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If  you’ve come out of Batman V Superman feeling it was a great movie then you are among a divided section of fans. The other grouping are, shall we say, not happy campers spouting a barrage of hatred and vitriol the likes Internet has never seen (not since the Fantastic Four reboot anyway). Then there’s the ambivalent fans, the ones who are tossed between the things they liked vs the things they didn’t; feeling there were flashes of brilliance equal to some pretty big disappointments. Wherever you fall, it can be generally agreed upon the movie is not with out its complaints. No movie is. How far a viewer/critic wants to take these issues, though, seems to be what everyone is prattling on about.

For those fans that are calling shenanigans on the story and what director and writer Zack Snyder and David S Goyer tried to do with it, there comes a perspective/analysis that apparently has been lost among all the noise. This viewpoint is in regards to the heart of the movie (one that Kevin Smith recently said had none). An observation/argument made by fan Brett Culp, of The Rising Heroes Project.

A lot of BvS criticizers (myself included) are lamenting how Batman and Superman were depicted in the film. While everyone has their own idea of what Batman and Superman represent, it is universally accepted that theses heroes have particular value, virtues, and codes that set them above ordinary people – the things that make them heroes.  While the characters methods of justice are different from one another, they both value all life (even that of an evil one) and are always struggling with a sense of guilt when people die and when destruction happens in their wake. In this movie, Batman and Superman have both killed and have been the direct and indirect cause of much destruction and chaos… and show little regard to it.  Basically, very un-Superman like and very un-Batman like.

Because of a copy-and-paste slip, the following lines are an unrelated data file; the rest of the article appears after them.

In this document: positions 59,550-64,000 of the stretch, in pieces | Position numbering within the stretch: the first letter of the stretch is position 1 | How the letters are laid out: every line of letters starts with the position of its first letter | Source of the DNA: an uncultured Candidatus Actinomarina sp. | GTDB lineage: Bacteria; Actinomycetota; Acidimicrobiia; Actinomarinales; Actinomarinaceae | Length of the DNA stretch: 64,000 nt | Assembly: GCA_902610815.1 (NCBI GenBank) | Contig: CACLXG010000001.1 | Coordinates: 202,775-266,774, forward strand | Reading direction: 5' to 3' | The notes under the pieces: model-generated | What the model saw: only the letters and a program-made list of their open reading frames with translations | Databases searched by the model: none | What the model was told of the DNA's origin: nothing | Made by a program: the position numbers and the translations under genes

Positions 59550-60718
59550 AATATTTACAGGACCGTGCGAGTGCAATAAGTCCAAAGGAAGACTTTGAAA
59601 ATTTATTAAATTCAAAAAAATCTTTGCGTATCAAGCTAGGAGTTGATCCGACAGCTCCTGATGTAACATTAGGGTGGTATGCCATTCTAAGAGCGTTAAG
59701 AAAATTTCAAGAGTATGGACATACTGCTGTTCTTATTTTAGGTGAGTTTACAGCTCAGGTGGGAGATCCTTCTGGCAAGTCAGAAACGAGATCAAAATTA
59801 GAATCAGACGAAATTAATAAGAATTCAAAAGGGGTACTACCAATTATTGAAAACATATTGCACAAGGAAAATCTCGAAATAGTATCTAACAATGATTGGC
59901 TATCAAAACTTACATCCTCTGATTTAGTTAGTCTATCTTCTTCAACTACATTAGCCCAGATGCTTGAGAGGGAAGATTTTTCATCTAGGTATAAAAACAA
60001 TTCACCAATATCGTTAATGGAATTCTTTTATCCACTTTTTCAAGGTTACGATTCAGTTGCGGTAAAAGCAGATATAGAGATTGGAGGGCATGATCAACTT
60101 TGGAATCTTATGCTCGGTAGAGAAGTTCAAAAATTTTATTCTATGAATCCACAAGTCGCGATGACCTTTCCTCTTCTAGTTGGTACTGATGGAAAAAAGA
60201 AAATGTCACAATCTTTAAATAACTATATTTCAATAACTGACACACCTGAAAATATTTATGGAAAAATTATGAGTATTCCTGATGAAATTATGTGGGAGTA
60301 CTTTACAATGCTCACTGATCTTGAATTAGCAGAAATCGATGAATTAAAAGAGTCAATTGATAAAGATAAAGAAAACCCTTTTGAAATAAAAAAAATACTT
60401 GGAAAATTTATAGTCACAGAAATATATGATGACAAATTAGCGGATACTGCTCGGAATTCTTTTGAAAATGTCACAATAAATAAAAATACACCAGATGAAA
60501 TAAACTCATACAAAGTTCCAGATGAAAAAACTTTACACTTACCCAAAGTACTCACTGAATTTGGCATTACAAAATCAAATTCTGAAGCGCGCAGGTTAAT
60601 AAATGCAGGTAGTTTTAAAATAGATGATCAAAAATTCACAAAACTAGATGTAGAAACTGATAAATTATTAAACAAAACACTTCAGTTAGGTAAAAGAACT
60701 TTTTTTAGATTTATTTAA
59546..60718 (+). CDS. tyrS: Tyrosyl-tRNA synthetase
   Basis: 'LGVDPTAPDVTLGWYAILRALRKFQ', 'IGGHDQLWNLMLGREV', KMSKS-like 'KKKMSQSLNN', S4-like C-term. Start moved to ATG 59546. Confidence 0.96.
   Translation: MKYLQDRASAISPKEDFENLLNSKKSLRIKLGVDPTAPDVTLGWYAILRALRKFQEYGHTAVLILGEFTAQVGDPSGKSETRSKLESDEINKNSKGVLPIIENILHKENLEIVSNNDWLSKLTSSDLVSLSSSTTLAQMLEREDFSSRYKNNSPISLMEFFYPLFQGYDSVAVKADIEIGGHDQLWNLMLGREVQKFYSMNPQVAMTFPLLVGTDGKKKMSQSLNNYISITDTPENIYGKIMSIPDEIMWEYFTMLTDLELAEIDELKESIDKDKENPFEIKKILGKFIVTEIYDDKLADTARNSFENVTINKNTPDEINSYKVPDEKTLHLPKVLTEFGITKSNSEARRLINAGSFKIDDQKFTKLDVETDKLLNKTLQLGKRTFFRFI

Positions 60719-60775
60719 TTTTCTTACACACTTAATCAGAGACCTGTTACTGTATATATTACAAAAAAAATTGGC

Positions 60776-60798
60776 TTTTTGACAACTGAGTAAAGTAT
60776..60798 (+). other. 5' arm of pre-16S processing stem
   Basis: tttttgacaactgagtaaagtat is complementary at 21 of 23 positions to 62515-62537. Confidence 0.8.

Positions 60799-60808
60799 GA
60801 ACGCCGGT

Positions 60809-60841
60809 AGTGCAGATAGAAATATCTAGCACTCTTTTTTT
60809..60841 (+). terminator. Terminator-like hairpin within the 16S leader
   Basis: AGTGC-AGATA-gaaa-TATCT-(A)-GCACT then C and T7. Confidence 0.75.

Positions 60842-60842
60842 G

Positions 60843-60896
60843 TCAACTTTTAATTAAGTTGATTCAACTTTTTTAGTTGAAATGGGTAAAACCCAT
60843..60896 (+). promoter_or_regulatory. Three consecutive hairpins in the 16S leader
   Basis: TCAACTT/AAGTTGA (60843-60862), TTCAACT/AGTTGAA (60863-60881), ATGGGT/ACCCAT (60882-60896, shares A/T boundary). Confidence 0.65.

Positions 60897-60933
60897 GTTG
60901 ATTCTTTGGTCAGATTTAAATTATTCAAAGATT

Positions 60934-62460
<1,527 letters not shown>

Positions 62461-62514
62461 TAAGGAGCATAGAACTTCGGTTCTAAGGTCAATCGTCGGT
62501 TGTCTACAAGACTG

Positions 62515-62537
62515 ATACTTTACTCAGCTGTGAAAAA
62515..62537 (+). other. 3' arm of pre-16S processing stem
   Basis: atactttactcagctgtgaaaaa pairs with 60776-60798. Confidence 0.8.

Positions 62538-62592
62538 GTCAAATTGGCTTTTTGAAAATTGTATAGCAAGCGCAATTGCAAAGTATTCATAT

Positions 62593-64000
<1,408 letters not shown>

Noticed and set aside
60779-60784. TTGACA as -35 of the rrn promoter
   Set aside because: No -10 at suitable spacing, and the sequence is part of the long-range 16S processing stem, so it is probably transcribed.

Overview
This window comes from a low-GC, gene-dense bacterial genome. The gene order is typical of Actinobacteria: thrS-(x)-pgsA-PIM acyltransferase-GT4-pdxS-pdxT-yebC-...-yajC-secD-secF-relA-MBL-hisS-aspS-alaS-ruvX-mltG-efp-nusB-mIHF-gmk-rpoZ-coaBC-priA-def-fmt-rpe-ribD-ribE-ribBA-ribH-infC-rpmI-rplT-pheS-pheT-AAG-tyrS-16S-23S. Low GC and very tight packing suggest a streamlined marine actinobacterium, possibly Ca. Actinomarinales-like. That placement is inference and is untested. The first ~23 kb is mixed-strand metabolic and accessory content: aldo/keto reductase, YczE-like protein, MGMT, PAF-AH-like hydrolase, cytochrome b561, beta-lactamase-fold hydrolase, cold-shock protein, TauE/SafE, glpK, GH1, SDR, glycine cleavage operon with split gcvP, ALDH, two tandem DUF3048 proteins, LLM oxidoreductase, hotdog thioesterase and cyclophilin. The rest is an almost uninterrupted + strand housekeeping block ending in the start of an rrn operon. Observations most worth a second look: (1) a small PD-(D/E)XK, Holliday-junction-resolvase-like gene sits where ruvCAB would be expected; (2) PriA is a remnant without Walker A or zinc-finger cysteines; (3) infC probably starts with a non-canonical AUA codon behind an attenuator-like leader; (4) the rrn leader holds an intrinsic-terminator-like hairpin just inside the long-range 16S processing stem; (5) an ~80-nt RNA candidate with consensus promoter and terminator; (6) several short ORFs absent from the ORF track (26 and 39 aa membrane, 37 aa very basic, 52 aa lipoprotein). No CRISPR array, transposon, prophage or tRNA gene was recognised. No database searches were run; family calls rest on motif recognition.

In Brett Culp’s heartfelt video, there is a particular reason for this. One that a lot have fans either didn’t notice or appreciate.

In the video, Culp gets a bit emotional but accurately depicts the film as the tale of two heroes trying to find themselves again. Batman after years of battle and loss, questioning the results of his efforts, and Superman questioning if his presence is really benefiting the people he is trying to protect. His argument is that throughout the film they are clearly not the heroes we’ve known for years, and the movie serves as a springboard to get them back to where we know they can be.

That was, no doubt, an emotionally charged review. It certainly added some serious depth to the film that many did not pick up on. Does his argument, though, transcend many of the films other argued weaknesses? Well, that’s certainly up for continued debate, that’s for sure. As far how Batman and Superman were treated and what their story ultimately was about? It may have been different than what some fans wanted/expected but perhaps different was the point.

Category: Film